Sorry about that. How did you end up with four littermates?
There was a feral cat who had kittens and then abandoned them beneath my neighbor’s woodpile, back in New York, over eleven years ago. They couldn’t trap mom but I got them as newborns. I was so sleep deprived, feeding all of them every couple of hours, my husband wouldn’t let me talk to anyone, I was so out of it (She laughs) Keiko was the smallest, only four ounces, and our vet at the time didn’t think she was going to make it, so I fed her first and last every time. Now, she’s the healthy one.
What was the biggest medical challenge an animal of yours animal ever faced?
Kali and her atypical Addison’s (hypoadrenocorticism), because she is so sensitive to prednisone. The first sign of illness was unexplained weight loss in 2009. On a hunch, my vet in New York did an ACTH response test that confirmed Addison’s and we started prednisone. The next year she developed calcinosis cutis and they had to cut the steroids way back and now she’s on a very low dose that barely controls it and she has recurrent urinary tract infections.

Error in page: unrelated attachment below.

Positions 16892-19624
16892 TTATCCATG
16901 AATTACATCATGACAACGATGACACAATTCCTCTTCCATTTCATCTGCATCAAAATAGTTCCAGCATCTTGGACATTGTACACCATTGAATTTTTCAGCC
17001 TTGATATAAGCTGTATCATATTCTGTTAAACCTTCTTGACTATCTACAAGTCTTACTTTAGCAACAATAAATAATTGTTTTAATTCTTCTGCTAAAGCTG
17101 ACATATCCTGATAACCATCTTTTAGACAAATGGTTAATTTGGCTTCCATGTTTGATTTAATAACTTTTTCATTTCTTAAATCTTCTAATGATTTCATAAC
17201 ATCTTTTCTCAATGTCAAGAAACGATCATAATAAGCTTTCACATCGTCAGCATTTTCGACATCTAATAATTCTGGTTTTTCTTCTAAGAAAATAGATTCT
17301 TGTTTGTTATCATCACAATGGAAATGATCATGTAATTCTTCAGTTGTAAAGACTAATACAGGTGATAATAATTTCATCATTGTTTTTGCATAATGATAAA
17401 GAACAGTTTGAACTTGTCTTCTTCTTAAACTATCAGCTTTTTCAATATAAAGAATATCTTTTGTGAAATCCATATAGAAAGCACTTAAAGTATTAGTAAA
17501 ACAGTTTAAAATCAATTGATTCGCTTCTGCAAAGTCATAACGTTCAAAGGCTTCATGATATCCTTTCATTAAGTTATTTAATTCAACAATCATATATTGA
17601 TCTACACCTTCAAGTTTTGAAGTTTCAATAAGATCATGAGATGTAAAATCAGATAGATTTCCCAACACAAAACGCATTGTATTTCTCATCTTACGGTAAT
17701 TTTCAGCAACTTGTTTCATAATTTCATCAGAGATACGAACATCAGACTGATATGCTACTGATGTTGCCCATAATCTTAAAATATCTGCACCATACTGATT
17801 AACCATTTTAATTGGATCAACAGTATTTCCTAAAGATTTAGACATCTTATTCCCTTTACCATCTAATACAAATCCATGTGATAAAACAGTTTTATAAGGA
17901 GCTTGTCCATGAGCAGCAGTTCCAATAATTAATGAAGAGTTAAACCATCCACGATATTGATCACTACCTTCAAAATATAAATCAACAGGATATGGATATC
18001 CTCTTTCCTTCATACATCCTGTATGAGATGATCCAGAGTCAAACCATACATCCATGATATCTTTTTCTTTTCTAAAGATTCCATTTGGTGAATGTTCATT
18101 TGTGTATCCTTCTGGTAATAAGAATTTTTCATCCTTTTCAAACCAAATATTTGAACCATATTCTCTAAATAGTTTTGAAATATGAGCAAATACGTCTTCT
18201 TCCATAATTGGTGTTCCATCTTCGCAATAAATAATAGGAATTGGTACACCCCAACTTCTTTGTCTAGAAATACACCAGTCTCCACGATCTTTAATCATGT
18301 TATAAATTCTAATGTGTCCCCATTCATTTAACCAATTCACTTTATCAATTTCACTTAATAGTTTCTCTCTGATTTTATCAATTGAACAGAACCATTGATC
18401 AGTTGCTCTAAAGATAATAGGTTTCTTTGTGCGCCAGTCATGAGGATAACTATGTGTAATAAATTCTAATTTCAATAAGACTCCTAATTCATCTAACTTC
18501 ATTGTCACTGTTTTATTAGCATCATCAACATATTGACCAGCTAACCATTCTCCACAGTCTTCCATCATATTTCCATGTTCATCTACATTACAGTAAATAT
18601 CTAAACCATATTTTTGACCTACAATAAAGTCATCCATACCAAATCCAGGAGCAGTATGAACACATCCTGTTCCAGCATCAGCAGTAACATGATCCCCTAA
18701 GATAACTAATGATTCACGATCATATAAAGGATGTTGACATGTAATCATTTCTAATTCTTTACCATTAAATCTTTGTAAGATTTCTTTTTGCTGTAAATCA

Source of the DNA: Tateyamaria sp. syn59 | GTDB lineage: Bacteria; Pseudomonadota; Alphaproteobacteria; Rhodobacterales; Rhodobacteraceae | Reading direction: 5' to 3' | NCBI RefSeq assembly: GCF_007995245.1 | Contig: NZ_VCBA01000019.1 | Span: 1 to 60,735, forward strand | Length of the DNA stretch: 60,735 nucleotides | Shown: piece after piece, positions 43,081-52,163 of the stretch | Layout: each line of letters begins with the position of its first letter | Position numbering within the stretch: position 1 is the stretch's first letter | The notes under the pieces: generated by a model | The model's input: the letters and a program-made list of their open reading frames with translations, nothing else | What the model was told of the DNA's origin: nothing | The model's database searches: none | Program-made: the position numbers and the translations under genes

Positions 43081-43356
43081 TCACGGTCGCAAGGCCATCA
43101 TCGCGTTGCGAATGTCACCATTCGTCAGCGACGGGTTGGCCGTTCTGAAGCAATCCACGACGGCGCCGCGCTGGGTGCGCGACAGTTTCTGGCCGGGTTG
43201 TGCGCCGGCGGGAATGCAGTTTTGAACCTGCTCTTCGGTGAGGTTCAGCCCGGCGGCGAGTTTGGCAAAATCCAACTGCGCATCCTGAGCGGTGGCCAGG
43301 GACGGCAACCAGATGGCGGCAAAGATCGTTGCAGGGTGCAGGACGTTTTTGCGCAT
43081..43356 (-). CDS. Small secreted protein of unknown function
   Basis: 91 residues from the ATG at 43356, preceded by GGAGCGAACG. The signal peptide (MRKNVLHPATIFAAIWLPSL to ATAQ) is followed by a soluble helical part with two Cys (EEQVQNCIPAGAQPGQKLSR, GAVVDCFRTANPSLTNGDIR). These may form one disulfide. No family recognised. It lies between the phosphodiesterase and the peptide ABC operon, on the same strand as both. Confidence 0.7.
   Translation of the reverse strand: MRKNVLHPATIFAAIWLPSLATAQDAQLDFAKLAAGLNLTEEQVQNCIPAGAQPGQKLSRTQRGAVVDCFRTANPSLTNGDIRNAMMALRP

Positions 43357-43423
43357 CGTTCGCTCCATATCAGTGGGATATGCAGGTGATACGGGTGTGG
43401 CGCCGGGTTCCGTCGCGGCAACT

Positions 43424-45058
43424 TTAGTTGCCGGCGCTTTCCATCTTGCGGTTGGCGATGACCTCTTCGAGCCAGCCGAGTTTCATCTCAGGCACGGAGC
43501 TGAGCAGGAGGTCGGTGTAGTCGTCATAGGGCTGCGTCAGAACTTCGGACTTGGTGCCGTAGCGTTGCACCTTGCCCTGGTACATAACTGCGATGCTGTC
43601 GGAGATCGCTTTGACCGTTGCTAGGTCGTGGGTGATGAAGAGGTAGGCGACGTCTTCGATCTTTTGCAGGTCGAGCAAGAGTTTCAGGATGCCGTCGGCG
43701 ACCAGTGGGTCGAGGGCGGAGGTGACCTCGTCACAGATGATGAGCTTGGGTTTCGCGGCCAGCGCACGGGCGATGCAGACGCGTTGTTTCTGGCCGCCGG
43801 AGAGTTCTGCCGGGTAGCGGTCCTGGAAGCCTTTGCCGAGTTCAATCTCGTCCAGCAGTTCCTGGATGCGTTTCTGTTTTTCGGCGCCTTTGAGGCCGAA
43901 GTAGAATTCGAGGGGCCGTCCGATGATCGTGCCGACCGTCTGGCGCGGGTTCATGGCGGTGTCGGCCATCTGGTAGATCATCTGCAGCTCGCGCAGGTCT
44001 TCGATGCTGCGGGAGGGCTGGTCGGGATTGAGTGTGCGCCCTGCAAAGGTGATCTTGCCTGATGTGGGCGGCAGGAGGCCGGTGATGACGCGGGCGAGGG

Kali is a sweetie pie, and probably the one of your animals I’m most familiar with, just because I’ve gotten to see her more often. Her medical history goes back further than that, right?
When she was two years old, she ruptured both ACL (anterior cruciate ligaments) and needed bilateral TPLO surgeries (to fix her knees). She was a very active dog but had to be isolated for a whole year. It set her back socially. I took ownership of a rottweiler very seriously and knew training was important, so we got a trainer to work on it, but she was then diagnosed with Addison’s and couldn’t handle any stress. She was never good with dogs again…the main reason we only have one. She’s great with people, and tolerates the cats.